The Hanka Homestead Finnish Museum is right where it has always been since 1896: deep in the U.P. woods near the no-town of Askel.

The patch of land was homesteaded in 1896 by Finland immigrant Herman Hanka to be used by his family as farmland. But the Hanka history doesn’t stop with farming – it’s all connected to Upper Peninsula mining and the harsh way of northern living that existed over 100 years ago.

Herman passed away in 1933 but his family hung in there until 1966.

Long after the Hankas disappeared, volunteers restored the land in the early 1980’s in hopes of educating future generations what northern Michigan life was like from the late 1800s to the 1920s. Currently, the former homestead is an eight-building, 40 acre museum that depicts how immigrant families were able to survive the U.P. wilderness.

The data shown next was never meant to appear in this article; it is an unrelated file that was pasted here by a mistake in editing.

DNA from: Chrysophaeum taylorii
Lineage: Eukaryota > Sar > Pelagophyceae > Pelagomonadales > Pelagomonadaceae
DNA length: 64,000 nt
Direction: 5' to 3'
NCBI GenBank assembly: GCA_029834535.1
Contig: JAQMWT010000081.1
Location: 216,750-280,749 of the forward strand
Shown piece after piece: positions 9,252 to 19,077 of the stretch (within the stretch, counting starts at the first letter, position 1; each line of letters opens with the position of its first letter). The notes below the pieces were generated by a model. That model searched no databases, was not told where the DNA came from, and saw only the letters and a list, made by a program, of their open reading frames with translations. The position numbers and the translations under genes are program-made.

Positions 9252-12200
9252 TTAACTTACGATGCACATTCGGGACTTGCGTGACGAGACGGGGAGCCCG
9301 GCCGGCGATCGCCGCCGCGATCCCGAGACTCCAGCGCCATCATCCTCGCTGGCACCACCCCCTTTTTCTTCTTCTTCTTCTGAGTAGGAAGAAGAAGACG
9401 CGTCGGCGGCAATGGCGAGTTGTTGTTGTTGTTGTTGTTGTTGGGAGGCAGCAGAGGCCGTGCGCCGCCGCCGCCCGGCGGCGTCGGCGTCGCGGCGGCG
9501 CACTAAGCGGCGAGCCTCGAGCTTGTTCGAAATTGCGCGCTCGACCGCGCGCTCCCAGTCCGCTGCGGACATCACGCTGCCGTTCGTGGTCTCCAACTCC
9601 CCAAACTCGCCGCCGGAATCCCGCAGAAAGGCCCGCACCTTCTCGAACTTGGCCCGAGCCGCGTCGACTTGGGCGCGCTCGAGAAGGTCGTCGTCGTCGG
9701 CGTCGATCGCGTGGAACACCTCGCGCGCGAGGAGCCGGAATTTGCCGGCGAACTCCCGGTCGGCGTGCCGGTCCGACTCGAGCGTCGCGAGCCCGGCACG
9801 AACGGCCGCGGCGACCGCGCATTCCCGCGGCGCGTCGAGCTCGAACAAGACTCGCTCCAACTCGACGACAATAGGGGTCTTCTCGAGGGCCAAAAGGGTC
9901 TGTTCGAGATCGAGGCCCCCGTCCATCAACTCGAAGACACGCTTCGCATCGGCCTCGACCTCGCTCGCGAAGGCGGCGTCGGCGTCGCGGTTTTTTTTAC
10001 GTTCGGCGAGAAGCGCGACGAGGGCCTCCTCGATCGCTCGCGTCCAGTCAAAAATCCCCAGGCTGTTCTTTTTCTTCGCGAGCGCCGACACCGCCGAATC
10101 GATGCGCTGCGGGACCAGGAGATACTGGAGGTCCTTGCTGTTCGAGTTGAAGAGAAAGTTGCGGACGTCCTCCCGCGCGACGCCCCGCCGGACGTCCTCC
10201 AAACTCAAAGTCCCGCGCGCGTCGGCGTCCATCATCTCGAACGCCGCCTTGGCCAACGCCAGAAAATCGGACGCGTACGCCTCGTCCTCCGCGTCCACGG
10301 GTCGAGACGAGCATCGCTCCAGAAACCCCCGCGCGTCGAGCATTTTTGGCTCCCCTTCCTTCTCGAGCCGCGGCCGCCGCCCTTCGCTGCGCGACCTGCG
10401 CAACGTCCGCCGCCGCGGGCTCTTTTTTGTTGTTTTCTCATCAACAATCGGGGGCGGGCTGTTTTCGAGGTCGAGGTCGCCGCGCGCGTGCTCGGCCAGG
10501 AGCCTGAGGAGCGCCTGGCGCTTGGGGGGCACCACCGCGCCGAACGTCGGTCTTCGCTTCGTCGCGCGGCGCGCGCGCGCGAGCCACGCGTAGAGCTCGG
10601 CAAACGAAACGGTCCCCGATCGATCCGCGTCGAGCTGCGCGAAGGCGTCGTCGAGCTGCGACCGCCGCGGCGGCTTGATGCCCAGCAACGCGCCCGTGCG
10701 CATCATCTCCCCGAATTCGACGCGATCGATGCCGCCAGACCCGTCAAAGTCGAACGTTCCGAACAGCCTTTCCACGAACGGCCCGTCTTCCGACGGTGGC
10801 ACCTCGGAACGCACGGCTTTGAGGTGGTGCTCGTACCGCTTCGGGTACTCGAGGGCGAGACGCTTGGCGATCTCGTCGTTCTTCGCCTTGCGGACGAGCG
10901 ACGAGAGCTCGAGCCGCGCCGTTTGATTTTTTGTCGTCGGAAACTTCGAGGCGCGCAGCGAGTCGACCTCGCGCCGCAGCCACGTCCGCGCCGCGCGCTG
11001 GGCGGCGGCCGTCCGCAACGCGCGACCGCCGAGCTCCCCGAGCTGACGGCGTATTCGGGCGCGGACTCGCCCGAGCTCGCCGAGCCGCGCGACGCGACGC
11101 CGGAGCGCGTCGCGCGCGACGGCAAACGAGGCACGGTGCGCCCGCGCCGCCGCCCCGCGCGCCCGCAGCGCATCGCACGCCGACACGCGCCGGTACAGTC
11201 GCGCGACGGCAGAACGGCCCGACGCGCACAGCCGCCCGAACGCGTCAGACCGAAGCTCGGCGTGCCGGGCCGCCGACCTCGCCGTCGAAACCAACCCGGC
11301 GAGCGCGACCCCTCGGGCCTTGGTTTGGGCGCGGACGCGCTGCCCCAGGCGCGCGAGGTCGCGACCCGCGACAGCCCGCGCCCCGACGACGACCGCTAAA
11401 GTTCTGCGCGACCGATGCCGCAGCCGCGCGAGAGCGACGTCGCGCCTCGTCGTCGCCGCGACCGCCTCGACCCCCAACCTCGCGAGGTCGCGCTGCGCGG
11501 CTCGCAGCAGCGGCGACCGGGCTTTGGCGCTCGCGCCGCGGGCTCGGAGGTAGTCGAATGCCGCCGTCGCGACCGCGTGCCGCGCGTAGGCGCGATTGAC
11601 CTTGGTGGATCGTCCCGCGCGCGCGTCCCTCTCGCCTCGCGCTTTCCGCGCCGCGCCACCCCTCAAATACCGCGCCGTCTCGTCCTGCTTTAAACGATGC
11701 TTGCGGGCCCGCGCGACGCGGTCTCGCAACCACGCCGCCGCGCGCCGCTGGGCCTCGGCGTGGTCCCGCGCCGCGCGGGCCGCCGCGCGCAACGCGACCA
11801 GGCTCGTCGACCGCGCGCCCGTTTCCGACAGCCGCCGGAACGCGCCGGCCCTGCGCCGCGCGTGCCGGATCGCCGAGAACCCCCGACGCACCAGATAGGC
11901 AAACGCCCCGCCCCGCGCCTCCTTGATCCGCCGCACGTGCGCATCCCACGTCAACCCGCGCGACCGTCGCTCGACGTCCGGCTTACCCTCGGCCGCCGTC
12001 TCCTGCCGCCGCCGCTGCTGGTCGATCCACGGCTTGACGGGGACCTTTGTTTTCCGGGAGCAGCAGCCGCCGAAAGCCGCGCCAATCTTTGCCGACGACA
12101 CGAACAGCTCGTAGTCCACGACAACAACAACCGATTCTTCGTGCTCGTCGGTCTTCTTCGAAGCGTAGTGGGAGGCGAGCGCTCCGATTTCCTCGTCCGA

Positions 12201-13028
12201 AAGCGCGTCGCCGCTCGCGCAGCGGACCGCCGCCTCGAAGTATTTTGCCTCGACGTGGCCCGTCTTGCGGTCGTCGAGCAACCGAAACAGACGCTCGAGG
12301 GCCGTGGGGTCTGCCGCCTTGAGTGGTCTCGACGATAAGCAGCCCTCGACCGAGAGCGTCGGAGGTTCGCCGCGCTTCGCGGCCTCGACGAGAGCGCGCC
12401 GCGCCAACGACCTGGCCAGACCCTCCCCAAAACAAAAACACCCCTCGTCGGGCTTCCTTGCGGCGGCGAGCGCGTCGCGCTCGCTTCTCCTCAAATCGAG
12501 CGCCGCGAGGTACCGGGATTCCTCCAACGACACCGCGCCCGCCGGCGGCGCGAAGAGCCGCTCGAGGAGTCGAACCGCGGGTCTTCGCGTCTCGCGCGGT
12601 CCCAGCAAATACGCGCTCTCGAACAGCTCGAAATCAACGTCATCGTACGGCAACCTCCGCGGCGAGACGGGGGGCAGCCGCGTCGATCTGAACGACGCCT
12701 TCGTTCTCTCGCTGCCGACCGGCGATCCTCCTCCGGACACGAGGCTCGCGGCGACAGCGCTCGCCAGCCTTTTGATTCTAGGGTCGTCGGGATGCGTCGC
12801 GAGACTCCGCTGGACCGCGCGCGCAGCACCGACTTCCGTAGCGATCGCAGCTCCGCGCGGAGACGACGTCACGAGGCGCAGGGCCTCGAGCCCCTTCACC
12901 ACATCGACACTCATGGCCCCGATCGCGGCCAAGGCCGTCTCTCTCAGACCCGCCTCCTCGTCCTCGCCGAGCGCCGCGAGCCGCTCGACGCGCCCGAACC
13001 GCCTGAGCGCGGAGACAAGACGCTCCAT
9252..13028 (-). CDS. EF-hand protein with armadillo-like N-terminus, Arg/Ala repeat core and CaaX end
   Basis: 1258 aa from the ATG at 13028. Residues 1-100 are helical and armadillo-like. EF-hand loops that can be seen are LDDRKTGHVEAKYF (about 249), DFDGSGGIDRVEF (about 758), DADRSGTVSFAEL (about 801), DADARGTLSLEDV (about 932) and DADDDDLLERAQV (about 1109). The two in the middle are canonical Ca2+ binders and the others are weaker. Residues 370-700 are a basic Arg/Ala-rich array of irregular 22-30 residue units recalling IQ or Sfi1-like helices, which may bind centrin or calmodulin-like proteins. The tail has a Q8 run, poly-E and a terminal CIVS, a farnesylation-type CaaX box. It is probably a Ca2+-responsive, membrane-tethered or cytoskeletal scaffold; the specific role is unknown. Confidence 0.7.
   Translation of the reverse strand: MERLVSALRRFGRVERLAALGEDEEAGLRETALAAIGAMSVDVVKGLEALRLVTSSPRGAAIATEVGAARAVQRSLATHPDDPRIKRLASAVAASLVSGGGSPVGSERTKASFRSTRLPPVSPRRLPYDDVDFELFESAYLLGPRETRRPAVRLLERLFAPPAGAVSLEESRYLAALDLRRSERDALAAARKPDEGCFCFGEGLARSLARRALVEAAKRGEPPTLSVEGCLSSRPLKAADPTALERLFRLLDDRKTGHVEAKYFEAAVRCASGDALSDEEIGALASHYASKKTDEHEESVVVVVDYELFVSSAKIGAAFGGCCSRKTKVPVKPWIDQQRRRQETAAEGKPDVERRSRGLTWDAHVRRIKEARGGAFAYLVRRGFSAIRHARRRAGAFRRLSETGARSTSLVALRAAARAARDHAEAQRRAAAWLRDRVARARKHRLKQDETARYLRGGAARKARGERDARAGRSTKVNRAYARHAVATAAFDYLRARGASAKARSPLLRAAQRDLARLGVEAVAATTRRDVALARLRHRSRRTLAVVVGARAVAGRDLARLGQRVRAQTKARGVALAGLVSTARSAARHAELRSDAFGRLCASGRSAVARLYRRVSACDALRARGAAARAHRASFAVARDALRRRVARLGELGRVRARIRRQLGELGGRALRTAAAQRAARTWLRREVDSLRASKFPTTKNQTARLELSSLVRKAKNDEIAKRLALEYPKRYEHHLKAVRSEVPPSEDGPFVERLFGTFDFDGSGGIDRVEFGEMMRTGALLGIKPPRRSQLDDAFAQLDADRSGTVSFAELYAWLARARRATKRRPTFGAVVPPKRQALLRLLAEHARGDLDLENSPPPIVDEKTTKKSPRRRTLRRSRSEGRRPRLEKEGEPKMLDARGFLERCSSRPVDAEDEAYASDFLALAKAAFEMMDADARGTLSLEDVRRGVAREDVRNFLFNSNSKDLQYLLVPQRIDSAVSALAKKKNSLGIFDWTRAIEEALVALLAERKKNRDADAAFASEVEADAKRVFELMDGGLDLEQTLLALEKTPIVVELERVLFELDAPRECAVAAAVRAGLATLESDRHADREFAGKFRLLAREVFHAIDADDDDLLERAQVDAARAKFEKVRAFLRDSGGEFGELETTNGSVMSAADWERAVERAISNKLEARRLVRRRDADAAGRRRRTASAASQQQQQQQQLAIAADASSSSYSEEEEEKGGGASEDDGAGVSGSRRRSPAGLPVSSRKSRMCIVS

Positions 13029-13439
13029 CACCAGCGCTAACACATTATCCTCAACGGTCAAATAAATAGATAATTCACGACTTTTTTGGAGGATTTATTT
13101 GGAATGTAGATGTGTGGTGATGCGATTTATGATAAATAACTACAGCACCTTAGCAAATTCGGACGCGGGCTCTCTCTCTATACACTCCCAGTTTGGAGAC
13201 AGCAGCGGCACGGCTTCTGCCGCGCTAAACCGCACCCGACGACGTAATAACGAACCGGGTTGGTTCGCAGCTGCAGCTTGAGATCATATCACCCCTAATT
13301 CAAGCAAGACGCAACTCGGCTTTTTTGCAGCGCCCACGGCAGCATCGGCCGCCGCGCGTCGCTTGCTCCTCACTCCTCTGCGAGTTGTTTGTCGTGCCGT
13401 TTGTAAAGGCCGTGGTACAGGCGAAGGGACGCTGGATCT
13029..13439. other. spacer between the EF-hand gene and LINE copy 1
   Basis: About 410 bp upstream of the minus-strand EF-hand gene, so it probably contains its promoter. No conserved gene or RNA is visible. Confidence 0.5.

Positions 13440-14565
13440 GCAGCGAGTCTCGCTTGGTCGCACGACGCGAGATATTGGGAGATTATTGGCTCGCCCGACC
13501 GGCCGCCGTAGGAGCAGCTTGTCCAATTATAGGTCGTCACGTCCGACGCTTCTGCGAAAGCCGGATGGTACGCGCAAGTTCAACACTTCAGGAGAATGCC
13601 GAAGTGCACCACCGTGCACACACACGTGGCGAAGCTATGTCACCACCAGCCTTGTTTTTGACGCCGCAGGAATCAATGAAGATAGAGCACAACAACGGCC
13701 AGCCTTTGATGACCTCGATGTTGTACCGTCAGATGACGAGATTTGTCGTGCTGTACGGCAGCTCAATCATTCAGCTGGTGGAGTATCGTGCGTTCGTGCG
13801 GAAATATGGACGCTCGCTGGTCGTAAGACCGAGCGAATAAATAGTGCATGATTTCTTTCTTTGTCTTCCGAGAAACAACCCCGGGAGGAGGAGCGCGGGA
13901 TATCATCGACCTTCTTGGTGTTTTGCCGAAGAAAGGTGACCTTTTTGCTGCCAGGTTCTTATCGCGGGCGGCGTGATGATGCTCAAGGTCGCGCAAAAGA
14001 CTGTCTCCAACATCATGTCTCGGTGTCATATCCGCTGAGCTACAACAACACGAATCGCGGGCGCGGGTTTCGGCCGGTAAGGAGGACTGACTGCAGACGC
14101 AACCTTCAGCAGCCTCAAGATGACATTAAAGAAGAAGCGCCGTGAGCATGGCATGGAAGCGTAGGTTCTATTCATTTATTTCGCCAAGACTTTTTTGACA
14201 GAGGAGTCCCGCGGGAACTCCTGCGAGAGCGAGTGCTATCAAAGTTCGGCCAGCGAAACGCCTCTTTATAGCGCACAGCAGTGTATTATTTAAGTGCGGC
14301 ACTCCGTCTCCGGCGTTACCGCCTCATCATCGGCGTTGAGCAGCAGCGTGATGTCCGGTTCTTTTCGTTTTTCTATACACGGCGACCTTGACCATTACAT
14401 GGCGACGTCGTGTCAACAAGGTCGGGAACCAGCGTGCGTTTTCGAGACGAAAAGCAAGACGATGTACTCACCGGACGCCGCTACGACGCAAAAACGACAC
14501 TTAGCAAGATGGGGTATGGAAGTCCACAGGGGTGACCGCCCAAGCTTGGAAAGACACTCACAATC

It’s one of the rare historical Michigan sites that has been restored on the original location, with plenty of the original old tools, housewares, and other artifacts. It remains intact just the way it looked in the 1920’s.

Hanka Homestead Museum has been opened since 1985 and has a listing on the National Register of Historic Places. If you take a trip there, you may wanna visit Herman Hanka’s grave, located in the nearby Askel Cemetery.

 

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